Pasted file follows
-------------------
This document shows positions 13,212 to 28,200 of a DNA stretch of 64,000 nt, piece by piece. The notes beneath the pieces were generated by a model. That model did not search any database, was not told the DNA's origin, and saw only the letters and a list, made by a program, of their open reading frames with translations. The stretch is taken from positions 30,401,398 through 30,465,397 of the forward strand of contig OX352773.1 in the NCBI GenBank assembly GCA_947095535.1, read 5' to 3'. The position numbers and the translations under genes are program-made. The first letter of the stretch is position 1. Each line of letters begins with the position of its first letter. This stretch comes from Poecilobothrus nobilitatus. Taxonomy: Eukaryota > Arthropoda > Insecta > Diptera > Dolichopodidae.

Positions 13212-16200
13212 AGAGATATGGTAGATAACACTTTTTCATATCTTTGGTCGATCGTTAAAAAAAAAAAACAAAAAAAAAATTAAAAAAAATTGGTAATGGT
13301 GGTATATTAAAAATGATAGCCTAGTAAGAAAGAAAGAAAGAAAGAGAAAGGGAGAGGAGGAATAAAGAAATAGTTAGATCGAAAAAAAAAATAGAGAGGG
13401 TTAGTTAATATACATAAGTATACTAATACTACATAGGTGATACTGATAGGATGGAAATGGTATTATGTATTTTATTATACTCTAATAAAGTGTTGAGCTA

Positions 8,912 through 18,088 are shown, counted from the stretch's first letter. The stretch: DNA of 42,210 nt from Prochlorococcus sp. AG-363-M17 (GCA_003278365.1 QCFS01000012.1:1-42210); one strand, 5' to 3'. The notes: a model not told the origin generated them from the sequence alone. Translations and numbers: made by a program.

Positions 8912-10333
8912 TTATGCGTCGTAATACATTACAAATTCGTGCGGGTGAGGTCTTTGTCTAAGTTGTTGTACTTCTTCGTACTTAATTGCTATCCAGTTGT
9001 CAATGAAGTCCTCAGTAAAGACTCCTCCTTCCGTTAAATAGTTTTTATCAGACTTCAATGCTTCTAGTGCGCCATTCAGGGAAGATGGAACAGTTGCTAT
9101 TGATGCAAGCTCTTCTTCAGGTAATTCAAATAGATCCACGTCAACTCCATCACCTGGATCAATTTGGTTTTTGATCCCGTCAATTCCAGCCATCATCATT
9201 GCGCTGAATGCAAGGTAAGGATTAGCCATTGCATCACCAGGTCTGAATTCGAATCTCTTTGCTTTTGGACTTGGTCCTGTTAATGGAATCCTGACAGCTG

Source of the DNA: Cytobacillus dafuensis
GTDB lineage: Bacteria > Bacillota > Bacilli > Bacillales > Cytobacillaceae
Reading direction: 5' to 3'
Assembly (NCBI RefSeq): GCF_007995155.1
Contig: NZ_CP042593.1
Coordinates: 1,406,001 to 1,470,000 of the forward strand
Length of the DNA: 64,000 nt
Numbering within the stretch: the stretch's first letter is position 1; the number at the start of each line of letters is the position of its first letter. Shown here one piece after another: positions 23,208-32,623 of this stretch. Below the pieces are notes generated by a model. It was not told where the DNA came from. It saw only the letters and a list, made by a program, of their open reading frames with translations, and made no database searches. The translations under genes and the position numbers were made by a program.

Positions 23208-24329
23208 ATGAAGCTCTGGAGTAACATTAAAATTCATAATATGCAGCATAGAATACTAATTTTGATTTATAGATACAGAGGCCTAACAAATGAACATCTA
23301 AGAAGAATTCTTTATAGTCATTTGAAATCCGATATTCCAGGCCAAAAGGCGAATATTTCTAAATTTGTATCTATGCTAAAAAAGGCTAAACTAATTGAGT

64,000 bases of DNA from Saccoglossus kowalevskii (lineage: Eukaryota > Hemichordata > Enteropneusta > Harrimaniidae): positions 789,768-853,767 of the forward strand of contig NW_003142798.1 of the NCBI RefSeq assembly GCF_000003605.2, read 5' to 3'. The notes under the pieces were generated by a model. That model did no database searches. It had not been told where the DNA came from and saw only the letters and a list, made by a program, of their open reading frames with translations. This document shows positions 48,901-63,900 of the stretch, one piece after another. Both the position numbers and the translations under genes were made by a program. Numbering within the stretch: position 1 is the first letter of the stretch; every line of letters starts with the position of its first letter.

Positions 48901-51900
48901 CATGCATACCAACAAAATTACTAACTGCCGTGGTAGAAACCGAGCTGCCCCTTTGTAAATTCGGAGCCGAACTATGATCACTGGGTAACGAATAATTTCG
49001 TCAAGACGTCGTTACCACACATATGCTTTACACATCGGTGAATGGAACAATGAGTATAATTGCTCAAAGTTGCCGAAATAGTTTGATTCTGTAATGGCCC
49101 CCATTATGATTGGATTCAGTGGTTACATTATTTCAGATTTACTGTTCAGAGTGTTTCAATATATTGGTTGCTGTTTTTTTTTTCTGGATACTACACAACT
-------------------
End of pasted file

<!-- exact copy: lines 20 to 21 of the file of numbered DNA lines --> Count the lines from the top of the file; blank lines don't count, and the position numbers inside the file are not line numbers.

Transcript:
Positions 23208-24329
23208 ATGAAGCTCTGGAGTAACATTAAAATTCATAATATGCAGCATAGAATACTAATTTTGATTTATAGATACAGAGGCCTAACAAATGAACATCTA